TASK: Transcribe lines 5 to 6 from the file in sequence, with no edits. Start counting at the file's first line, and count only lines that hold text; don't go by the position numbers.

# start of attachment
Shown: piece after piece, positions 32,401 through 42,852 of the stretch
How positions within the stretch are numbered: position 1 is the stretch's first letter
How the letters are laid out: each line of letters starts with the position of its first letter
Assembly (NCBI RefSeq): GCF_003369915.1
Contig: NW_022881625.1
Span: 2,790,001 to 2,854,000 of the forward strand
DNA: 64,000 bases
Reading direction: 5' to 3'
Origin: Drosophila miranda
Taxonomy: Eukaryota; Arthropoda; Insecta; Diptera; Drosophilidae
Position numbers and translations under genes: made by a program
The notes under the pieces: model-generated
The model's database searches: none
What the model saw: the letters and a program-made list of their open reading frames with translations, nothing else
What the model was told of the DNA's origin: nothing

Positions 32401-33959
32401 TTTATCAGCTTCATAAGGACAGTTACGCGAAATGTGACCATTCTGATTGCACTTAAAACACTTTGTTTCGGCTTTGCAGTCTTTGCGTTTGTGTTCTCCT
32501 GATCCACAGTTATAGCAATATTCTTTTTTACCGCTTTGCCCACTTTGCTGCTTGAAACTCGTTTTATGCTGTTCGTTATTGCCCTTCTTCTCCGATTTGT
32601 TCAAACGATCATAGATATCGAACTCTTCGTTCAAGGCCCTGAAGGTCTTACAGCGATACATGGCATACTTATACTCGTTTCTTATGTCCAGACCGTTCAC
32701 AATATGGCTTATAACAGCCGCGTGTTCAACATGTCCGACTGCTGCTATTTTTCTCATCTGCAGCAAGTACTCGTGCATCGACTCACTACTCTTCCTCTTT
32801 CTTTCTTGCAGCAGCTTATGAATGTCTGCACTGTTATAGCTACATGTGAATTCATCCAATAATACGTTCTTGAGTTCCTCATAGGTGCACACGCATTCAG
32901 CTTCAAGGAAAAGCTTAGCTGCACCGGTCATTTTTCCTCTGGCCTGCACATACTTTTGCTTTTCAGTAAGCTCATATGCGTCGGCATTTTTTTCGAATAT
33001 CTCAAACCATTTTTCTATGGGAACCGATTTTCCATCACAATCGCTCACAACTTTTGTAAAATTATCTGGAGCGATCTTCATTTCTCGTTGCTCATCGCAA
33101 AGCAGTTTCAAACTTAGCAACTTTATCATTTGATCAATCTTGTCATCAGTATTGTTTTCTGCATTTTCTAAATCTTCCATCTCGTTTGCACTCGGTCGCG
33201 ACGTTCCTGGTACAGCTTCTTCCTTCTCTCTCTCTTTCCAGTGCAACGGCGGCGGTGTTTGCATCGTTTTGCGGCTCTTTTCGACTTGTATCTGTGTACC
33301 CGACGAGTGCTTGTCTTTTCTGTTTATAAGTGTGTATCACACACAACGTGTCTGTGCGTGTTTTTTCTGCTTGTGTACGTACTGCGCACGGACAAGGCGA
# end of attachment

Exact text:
Contig: NW_022881625.1
Span: 2,790,001 to 2,854,000 of the forward strand